Ground Anchors are the structural members that are installed deep into the rock mass with their main applicability to transfer the applied tension load deep into ground/rock mass. Sometimes, also referred to as tieback anchors. The main component of the ground tieback anchor is shown in figure 1. The anchorage is the combined system of anchor head, bearing plate, and cladding wall that enables the transfer of the prestressing applied tension force from the prestressing steel (bars or strands) to the ground surface.
Figure 1. Components of a ground anchor.
Another ground anchor component is the unbonded length, which is free to elongate and transfer the resisting force from the bond length to the front cladding wall. Based on stressing, there are active and passive anchors. Active anchors are prestressed in which tensile force is transferred through the free length. Passive anchors, in which the tensile force developed after the ground deformation. A bond breaker is a smooth plastic sleeve that is placed over the tendon in the unbonded length to prevent the prestressing steel from bonding to the surrounding grout. The bond breaker’s main purpose in the prestressing steel is the unbonded length is free to elongate if it during testing, stressing, and after lock-off. The anchor’s main component is tendon bond length bonded to the grout and capable of transmitting the applied tensile load into the ground. The anchor bond length should be located behind the critical failure surface ground.
Tendon is the main portion on the assembling of the ground anchor. The tendon includes the prestressing steel element (strands or bars), corrosion protection, sheaths (also referred to as sheathings), centralizers, and spacers. The sheath is a smooth or corrugated pipe or tube that protects the prestressing steel in the unbonded length from corrosion. Centralizers position the tendon in the drill hole such that the specified minimum grout cover is achieved around the tendon. For multiple element tendons, spacers are used to separate the strands or bars of the tendons so that each element is adequately bonded to the anchor grout. The grout is of various mix proportions. Minimum M25 grade should be used that provides load transfer from the tendon to the ground and provides corrosion protection for the tendon.
Types of Ground Anchors
- Straight shaft gravity-grouted anchors
This type anchors mostly suitable in rock strata and very stiff to hard cohesive soil deposits using either rotary drilling or hollow-stem auger methods. Tremie (gravity displacement) methods are used for grouting the anchor in a straight shaft borehole.
- Straight shaft pressure-grouted anchors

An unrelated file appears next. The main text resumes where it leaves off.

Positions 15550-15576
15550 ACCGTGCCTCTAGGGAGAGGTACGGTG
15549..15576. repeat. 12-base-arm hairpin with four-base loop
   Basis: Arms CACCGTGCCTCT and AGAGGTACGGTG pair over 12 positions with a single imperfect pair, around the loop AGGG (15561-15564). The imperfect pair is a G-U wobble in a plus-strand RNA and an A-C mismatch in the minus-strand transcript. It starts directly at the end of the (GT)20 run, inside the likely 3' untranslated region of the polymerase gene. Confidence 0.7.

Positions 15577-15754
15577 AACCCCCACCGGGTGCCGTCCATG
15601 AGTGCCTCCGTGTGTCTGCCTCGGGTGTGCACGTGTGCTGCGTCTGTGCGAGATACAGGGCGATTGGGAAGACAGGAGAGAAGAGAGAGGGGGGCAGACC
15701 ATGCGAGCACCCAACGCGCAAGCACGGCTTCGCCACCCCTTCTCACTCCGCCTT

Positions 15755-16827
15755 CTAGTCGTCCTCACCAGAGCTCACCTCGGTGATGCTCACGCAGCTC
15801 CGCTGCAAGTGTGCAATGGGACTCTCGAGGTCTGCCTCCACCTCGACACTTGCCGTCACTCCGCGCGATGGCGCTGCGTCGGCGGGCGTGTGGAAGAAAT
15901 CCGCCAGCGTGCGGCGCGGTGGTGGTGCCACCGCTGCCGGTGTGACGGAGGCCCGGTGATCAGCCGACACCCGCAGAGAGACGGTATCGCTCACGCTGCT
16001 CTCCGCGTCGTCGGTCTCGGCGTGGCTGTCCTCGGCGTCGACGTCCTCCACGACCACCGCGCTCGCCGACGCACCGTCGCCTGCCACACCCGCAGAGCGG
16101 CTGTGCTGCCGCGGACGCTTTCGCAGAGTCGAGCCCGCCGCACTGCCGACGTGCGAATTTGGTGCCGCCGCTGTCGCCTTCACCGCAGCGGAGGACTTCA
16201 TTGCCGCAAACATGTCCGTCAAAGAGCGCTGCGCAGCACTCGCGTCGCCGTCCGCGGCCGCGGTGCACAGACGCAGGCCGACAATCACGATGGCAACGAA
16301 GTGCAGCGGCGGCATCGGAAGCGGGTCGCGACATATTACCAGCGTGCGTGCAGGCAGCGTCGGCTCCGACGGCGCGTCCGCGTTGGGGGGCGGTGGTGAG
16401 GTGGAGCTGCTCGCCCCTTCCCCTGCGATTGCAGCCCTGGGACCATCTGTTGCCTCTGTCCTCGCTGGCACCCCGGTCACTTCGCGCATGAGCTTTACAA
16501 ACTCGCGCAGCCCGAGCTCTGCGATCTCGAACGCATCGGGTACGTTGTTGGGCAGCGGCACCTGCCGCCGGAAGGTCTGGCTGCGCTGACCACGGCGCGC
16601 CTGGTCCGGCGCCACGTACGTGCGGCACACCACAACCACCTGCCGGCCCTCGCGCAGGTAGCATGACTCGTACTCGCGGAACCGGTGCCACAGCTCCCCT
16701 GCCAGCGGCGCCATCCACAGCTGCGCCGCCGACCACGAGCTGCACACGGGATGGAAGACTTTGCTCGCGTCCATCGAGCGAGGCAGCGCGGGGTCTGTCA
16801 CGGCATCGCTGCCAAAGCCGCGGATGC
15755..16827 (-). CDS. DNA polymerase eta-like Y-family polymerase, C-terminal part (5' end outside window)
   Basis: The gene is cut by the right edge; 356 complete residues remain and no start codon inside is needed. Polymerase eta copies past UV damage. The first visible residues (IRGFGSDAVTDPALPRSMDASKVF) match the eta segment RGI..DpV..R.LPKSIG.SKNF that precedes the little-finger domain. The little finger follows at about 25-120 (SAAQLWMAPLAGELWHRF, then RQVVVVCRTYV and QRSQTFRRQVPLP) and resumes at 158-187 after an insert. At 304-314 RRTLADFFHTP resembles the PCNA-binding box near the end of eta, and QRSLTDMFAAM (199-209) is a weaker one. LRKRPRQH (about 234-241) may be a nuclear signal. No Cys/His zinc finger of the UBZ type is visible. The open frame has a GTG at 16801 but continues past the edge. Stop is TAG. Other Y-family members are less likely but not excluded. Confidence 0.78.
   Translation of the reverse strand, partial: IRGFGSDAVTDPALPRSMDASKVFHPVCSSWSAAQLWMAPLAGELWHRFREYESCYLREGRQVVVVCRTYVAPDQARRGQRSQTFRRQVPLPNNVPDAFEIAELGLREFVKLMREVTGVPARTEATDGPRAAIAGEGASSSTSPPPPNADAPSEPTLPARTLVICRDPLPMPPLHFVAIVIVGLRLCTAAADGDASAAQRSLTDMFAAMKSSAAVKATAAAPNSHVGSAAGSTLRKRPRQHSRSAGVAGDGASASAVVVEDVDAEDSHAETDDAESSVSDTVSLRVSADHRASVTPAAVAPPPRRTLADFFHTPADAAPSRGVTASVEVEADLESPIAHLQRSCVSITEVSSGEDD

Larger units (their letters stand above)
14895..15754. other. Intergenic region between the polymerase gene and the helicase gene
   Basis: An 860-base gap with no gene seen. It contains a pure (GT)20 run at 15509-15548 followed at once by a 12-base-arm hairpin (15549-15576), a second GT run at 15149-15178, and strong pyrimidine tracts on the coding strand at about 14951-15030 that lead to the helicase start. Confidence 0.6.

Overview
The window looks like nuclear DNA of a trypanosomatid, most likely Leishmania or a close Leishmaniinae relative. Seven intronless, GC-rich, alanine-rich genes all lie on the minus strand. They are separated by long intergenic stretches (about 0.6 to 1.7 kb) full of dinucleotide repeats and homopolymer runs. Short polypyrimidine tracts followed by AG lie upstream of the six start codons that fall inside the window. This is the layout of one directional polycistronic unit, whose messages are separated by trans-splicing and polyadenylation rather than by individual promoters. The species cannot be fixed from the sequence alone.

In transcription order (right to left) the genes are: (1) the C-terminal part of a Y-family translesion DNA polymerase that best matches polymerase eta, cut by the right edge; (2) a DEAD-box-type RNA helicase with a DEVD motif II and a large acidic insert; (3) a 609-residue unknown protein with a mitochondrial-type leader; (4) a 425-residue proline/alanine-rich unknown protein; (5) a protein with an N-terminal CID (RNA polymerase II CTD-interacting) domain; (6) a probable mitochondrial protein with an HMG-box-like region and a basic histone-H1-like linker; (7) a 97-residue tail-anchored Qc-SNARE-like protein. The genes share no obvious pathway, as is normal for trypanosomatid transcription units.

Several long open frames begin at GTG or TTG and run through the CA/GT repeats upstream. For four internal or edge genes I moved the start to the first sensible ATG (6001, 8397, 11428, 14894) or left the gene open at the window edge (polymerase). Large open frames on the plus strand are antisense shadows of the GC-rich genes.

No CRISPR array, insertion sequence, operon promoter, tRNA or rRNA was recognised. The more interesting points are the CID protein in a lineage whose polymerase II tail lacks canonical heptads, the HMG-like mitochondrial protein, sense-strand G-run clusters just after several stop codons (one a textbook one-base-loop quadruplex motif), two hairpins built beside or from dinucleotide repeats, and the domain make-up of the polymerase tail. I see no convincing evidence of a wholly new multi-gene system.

This type of anchor is most suitable for weak rock strata and coarse granular soils. This anchor type is also used in fine-grained cohesionless soils. In that grout is injected into the bond zone under pressures greater than 0.35 MPa.
- Post-grouted anchors
Post-grouted anchors use delayed multiple grout injections to enlarge the grout body of straight shafted gravity grouted anchors.
- Under reamed anchors
Under reamed anchors consist of tremie grouted boreholes that include a series of enlargement underarms. This type of anchor may be used in a firm to hard cohesive deposits.
Figure 2: Different types of ground anchors
- Use of Anchors to Improve Slope Stability
- Applications for Dam Strengthening and Restoration
- Anchorages for Concentrated Forces
- Anchorages to Secure Caverns
- Anchorages for Tunnels
- Anchorages for Underpinning
- Anchorages for Deep Excavations
- Anchorages for Long Excavations
- Anchoring of Foundation Structures
- Waterfront Installations and Offshore Structures
Figure 3: Applications of ground anchors
Anchor Load Testing
As compared to other structural members, there is a unique aspect of anchors, is that every anchor is load tested to verify its load capacity and load-deformation behavior before being put into service. The acceptance or rejection of ground anchors is determined based on the results of:
1- Performance tests
Performance tests involve incremental loading and unloading of a tendon anchor. The performance test is used to verify anchor capacity, establish load-deformation behavior, identify causes of anchor movement, and to verify that the actual unbonded length is equal to or greater than that assumed in the anchor design.
2- Proof tests
The proof test involves a single cycle load and a load hold at the test load. The magnitude of the applied load is measured using the jack pressure gauge.
3- Extended creep tests
An extended creep test is a long duration test (e.g., approximately 8 hours) that is used to evaluate creep deformations of anchors.
The acceptance criteria are based on allowable creep and elastic movements of the anchor during load testing. The results of these anchor tests are compared to specified acceptance criteria to evaluate whether the ground anchor can be put into service.
- Practical alternative propping and Execute excavations neatly to create large construction plans without using props in order to make a mechanized excavation. Less Excavation is required.
- Eliminates backfill behind the wall and also eliminates the deep foundation construction
- Reduces the concrete quantity for the front wall; typically, 300 mm thickness is required.
- Method of quick construction and reduced cost of construction.
- Anchors combine with cladding walls to re-distribute the internal forces of wall structure, so this can reduce the size, depth of steel bars in the cladding wall, or retaining walls.
- It is difficult to apply anchors in very weak soil strata and to implement anchors with greater depths due to the less pullout capacity.
- Continuous groundwater flow and constant seepage sometimes wash away the grout. For this situation, special admixtures and other techniques are incorporated.